The Winnipeg Electric Company kept and maintained a fine fleet of streetcars and buses operating during the depression years, including buses built by the Twin Coach Company of Kent, Ohio.
During the Second World War, the Winnipeg Electric Company employed many women; 53 as street car operators in its transportation utility division, 17 in bus and truck maintenance, and 12 in the mechanical department.
Winnipeg had the first trolley bus service in Western Canada, commencing operation on Sargent Avenue in May, 1938. Six Mack CR3 40 passenger Trolley Coaches were purchased. Trolley coaches were rubber tired buses that ran off overhead electrical lines and began to replace streetcars which were worn out and too costly to maintain.
A decision was made in 1938 by the Winnipeg, Selkirk and Lake Winnipeg Railway’s parent company, the Winnipeg Electric Company, to convert the interurban rail line to Selkirk over to a motor bus operation.
Suburban commuter bus service continued to operate from the downtown bus depot at Graham & Hargrave along Main Street to West St, Paul, Riverside, Lockport and Selkirk under the name of Selkirk Streamliner. This service continued until it was sold on October 1, 1948 to Beaver Bus Lines Limited.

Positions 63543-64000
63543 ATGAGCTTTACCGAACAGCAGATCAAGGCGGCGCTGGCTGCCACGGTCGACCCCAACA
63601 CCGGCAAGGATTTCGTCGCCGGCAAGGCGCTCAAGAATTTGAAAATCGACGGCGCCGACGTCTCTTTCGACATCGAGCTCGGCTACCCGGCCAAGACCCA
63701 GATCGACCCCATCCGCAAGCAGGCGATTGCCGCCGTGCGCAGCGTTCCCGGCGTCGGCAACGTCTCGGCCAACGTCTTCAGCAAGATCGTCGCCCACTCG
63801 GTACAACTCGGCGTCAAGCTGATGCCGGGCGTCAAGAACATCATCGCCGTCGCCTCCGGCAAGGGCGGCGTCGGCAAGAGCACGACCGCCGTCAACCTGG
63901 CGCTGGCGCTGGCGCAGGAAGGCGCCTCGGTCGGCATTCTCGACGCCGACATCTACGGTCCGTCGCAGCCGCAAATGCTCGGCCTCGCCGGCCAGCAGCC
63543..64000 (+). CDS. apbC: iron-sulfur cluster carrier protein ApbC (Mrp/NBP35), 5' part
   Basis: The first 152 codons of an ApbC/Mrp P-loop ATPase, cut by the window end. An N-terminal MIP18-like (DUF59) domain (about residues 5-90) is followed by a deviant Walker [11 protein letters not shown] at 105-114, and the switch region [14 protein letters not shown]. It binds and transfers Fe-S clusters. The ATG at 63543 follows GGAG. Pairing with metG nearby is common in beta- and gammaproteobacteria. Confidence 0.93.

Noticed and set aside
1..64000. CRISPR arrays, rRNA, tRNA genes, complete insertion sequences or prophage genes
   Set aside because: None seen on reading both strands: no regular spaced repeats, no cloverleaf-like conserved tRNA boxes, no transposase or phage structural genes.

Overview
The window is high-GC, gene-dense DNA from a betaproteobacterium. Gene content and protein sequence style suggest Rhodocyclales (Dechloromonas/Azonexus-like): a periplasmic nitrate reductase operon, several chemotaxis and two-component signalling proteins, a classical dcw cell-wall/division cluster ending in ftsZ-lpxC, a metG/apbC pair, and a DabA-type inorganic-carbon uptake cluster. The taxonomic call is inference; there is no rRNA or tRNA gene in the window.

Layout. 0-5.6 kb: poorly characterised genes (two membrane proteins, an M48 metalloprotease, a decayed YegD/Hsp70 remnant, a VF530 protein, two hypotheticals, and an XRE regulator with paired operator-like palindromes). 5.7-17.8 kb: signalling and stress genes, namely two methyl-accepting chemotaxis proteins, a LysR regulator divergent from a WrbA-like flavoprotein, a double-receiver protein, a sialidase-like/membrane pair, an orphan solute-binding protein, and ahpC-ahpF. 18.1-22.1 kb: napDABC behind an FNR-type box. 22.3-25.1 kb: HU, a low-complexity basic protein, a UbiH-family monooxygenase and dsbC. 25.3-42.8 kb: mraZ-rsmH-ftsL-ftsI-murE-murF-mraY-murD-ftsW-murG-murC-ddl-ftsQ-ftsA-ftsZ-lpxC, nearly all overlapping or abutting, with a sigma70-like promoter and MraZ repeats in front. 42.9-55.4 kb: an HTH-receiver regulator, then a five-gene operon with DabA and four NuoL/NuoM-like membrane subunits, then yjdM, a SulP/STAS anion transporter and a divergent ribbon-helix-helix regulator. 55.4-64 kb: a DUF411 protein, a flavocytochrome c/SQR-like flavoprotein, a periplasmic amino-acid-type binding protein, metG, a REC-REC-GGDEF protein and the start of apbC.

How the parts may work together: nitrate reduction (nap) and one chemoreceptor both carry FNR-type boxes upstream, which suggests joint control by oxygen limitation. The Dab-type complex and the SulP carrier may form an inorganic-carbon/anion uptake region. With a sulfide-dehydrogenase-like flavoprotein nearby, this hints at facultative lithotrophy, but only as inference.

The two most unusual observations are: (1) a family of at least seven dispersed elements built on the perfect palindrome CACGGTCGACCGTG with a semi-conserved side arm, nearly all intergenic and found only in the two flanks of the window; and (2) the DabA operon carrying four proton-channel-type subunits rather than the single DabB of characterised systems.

The great flood of 1950 challenged the staff of the Winnipeg Electric Company, and a operational note of the time describes the evacuation of the University of Manitoba on May 8 “with bus service curtailed to Pembina & Clarence only. On May 15 a ramp on the Provencher Bridge was opened to allow buses access to a limited area of St. Boniface.”
On May 29, 1953, the Manitoba Government took over operation of the Winnipeg Electric Company marking the beginning of publicly-owned transit service in Winnipeg.
Now known as the Greater Winnipeg Transit Commission the first Chairman was William Henry Carter, who was the former president of the Winnipeg Electric Company. He was 79 years old at the time he became the first Chairman.
On September 19, 1955, the Greater Winnipeg Transit Commission operated its last street car in the Winnipeg Area. The last Street Cars were paraded on Main Street with the lead car painted with a crying face and the phrase "We've had it!" above the windows.
In a speech about its modernization program, W.H. Carter, chairman of the new Commission, was quoted: